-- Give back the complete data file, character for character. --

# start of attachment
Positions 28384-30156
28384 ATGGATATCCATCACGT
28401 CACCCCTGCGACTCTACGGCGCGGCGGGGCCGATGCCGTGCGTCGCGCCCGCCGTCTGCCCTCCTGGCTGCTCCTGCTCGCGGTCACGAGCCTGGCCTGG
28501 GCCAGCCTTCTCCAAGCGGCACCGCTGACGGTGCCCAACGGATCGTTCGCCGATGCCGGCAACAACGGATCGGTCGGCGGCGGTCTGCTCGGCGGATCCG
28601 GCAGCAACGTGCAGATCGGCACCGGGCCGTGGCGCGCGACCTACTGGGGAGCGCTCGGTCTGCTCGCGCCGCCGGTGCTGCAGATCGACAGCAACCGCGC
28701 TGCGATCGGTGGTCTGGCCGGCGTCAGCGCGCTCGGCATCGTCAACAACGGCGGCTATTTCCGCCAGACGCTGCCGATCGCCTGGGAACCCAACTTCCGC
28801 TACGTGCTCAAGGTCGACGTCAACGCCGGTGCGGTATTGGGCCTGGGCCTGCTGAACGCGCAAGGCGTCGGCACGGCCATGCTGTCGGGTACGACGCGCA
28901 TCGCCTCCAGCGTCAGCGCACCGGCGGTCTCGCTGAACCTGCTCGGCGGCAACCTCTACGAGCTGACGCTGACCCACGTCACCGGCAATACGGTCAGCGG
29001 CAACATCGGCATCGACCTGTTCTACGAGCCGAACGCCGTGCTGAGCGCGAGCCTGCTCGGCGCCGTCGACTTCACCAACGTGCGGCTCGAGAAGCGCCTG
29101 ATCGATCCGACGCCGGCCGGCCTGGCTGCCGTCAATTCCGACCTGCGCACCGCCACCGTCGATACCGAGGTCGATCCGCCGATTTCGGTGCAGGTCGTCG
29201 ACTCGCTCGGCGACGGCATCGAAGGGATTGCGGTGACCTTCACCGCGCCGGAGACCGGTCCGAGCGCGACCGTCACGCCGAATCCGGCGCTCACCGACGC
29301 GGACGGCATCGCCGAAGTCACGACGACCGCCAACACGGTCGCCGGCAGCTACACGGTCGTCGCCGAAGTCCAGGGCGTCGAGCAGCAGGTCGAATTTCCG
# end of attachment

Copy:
Positions 28384-30156
28384 ATGGATATCCATCACGT
28401 CACCCCTGCGACTCTACGGCGCGGCGGGGCCGATGCCGTGCGTCGCGCCCGCCGTCTGCCCTCCTGGCTGCTCCTGCTCGCGGTCACGAGCCTGGCCTGG
28501 GCCAGCCTTCTCCAAGCGGCACCGCTGACGGTGCCCAACGGATCGTTCGCCGATGCCGGCAACAACGGATCGGTCGGCGGCGGTCTGCTCGGCGGATCCG
28601 GCAGCAACGTGCAGATCGGCACCGGGCCGTGGCGCGCGACCTACTGGGGAGCGCTCGGTCTGCTCGCGCCGCCGGTGCTGCAGATCGACAGCAACCGCGC
28701 TGCGATCGGTGGTCTGGCCGGCGTCAGCGCGCTCGGCATCGTCAACAACGGCGGCTATTTCCGCCAGACGCTGCCGATCGCCTGGGAACCCAACTTCCGC
28801 TACGTGCTCAAGGTCGACGTCAACGCCGGTGCGGTATTGGGCCTGGGCCTGCTGAACGCGCAAGGCGTCGGCACGGCCATGCTGTCGGGTACGACGCGCA
28901 TCGCCTCCAGCGTCAGCGCACCGGCGGTCTCGCTGAACCTGCTCGGCGGCAACCTCTACGAGCTGACGCTGACCCACGTCACCGGCAATACGGTCAGCGG
29001 CAACATCGGCATCGACCTGTTCTACGAGCCGAACGCCGTGCTGAGCGCGAGCCTGCTCGGCGCCGTCGACTTCACCAACGTGCGGCTCGAGAAGCGCCTG
29101 ATCGATCCGACGCCGGCCGGCCTGGCTGCCGTCAATTCCGACCTGCGCACCGCCACCGTCGATACCGAGGTCGATCCGCCGATTTCGGTGCAGGTCGTCG
29201 ACTCGCTCGGCGACGGCATCGAAGGGATTGCGGTGACCTTCACCGCGCCGGAGACCGGTCCGAGCGCGACCGTCACGCCGAATCCGGCGCTCACCGACGC
29301 GGACGGCATCGCCGAAGTCACGACGACCGCCAACACGGTCGCCGGCAGCTACACGGTCGTCGCCGAAGTCCAGGGCGTCGAGCAGCAGGTCGAATTTCCG